Op-Ed, Opinion

OP-ED: Getting admitted to my dream university, then not going

Op-Eds do not reflect the editorial opinion of The Daily Free Press. They are solely the opinion of the author(s).

Ashleigh Ewald was admitted to BU’s Class of 2025 but chose to attend Oglethorpe University, a more affordable university in her state. She plans to major in Politics. 

March 27, 2021, I sprung out of bed and waited intensely to check my Boston University portal for their decision. I sat down in front of my desk and opened my laptop to click on the login button. 

A letter from BU’s Office of Admissions congratulating me on joining the Class of 2025 popped up on my screen. They placed me into BU’s College of General Studies, and I became relieved that my high school academic success and involvement amounted to this moment. I felt as if my high school years of hard work paid off.

Yvonne Tang / DFP Staff

My facial expression began to change from optimistic to disheartened when analyzing the financial aid offer, grants and scholarship section of my BU admissions portal. I did not receive as much financial aid and grant as I anticipated. 

I took a step back from my laptop and took a deep breath about how my chances of actually attending my dream college were fading. For the rest of the day, I celebrated my acceptance. But for the upcoming months, I worked on overcoming the reality that I could not go without the possibility of taking on $145K student loans. 

That debt was for all four years with the grants subtracted and my parents’ yearly contribution. Being the future-oriented person I am, I knew that amount would accumulate over time because of interest, and I had to be more realistic about what type of future I wanted to live. 

Contacting and setting up a one-to-one Zoom meeting with the financial aid officer, high school counselor, my trusted teachers and parents’ input had helped stir my head in the right direction. 

After negotiating with the financial aid officer about appealing for more aid and any opportunities to decrease the tuition, it became evident that I needed to reshape my educational goals. I had done deep research about student loans, interest rates, grace periods and others’ student loan payment experiences. I then learned about other options, such as transferring or saving to go for graduate school.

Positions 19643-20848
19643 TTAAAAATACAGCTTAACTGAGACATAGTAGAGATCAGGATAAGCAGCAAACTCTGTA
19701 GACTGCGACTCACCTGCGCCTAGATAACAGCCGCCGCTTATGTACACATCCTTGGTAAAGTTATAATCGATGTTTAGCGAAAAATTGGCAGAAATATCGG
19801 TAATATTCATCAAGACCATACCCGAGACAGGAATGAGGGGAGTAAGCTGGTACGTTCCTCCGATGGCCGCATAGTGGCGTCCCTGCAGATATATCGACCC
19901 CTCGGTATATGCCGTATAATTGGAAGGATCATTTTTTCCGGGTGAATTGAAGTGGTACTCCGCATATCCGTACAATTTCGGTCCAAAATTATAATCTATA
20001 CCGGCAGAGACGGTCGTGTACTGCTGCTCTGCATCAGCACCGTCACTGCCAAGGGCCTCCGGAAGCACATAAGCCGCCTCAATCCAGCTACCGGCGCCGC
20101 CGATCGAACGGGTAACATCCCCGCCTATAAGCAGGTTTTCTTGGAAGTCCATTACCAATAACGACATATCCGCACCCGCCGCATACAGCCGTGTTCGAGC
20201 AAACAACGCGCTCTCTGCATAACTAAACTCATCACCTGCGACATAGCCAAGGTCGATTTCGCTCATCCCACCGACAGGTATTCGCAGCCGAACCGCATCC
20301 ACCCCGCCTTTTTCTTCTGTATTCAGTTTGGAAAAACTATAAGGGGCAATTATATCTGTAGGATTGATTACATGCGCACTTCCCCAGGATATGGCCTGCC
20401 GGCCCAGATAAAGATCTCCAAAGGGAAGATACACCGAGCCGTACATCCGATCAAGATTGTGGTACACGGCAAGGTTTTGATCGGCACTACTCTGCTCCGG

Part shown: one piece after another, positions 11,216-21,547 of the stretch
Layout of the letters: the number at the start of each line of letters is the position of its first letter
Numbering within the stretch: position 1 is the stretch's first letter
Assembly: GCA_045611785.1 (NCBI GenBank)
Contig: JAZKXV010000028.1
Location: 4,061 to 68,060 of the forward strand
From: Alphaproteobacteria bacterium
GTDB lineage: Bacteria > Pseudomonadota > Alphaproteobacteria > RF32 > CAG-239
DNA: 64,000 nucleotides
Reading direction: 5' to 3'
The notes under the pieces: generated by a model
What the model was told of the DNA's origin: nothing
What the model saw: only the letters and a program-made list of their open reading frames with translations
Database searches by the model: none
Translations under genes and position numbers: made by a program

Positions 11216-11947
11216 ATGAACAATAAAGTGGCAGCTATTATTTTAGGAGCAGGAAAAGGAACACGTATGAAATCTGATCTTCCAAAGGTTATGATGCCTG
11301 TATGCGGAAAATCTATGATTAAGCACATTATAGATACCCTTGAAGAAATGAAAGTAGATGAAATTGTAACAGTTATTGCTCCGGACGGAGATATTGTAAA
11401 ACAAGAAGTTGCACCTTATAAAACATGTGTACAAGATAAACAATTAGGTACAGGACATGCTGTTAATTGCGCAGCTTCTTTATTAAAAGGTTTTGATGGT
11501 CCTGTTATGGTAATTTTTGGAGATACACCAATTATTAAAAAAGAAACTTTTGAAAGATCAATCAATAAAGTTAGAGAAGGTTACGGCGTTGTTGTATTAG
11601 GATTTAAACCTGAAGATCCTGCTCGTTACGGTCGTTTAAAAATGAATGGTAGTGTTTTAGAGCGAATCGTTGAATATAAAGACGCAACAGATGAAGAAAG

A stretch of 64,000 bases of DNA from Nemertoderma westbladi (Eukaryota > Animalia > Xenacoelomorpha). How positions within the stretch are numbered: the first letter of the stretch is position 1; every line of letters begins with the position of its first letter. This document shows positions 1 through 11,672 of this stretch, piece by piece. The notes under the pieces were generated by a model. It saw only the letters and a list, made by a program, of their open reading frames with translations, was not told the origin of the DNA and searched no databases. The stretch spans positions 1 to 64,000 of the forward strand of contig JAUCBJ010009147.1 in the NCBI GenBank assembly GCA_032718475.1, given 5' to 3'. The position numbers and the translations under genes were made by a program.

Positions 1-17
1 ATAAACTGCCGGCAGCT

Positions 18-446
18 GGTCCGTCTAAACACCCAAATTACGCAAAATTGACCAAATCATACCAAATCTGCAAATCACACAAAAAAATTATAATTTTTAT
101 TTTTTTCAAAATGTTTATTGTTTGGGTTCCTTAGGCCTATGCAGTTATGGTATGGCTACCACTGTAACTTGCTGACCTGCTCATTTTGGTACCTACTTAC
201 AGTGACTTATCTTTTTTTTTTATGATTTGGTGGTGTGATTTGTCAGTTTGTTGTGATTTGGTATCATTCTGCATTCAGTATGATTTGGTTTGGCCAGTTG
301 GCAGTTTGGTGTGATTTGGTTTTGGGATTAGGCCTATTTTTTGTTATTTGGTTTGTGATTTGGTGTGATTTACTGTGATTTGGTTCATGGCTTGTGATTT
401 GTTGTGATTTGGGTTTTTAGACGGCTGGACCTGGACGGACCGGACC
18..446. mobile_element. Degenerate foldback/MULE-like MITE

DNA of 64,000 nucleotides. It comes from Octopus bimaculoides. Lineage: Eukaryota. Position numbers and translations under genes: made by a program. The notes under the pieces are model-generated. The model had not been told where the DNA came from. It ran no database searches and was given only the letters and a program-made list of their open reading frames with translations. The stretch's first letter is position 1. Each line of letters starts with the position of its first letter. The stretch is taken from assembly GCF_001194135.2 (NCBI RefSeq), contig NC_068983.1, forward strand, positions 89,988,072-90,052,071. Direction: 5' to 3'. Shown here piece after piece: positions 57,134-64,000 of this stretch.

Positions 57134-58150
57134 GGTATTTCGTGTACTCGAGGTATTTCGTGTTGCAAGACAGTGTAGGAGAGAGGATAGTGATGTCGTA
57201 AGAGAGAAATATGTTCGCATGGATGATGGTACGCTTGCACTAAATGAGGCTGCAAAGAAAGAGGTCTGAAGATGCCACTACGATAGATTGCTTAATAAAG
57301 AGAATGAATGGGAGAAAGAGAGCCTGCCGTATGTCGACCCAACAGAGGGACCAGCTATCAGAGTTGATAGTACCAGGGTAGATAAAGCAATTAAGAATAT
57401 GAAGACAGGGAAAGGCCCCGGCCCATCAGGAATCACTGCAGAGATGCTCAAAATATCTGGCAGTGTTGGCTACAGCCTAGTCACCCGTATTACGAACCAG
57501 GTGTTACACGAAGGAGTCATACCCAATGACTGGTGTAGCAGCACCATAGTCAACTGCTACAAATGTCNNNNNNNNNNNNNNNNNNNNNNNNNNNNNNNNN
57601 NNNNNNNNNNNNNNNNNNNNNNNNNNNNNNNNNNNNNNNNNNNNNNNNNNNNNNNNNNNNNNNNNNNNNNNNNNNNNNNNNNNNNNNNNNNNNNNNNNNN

I wept as I scrolled through BU’s website and the CGS-captured experiences through pictures on the internet. I kept in mind that the college one goes to does not define them and that an individual is more than the college they attend. 

Often, many people want to enroll in these prestigious schools to say they went, but in reality, college does not define one’s potential and success. 

A 2013 Pew Research study found that private college graduates and public college graduates were relatively equally satisfied with life. The study found that 83% of private school graduates viewed college as a positive payoff compared to 86% of public school graduates. 

As a high school senior and aspiring politician, I believed being a student at an institution with a robust alumni network, rigorous academics, achieving student body, endless opportunities, internships and an incomparable International Affairs program would draw me closer to my dreams. 

Unfortunately, I did not want to admit that I could obtain the exact material needed for my major at other places because of the feeling that I needed to go to this school in order to achieve my goals. 

After considering the financial risk of this decision, I realized that it was best to attend this school once I was more socially, emotionally and financially reasonable. Choosing a college that would be debt-free vs. being in thousands of student loan debt for my dream college was the decision that would confidently affect the rest of my life. 

Many, such as myself, were admitted to their dream schools and declined admission due to financial reasons. A 2020 study from OneClass found that more than half of college students could no longer afford to attend college due to the pandemic. A 2016 review from the U.S. Department of Education found that college students’ debt more than doubled from 1996. 

I am fortunate to say that my 18-year-old self could handle a significant adult decision that will affect the next four years of my life and sacrificed committing to my dream school to be debt-free that will not leave a lifetime impact. 

Transferring is another option; being a past-admitted freshman applicant and applying as a future transfer can help increase chances in the second round. Maybe you might enjoy your in-state school and choose to continue there.

Now I will be entering the Fall of 2021 at my in-state private school with an optimistic, positive, ambitious, and more motivated attitude toward my educational/career goals. This is the time to keep pushing, not lose hope, and maintain my passion for changing the world regardless of where I go to school.


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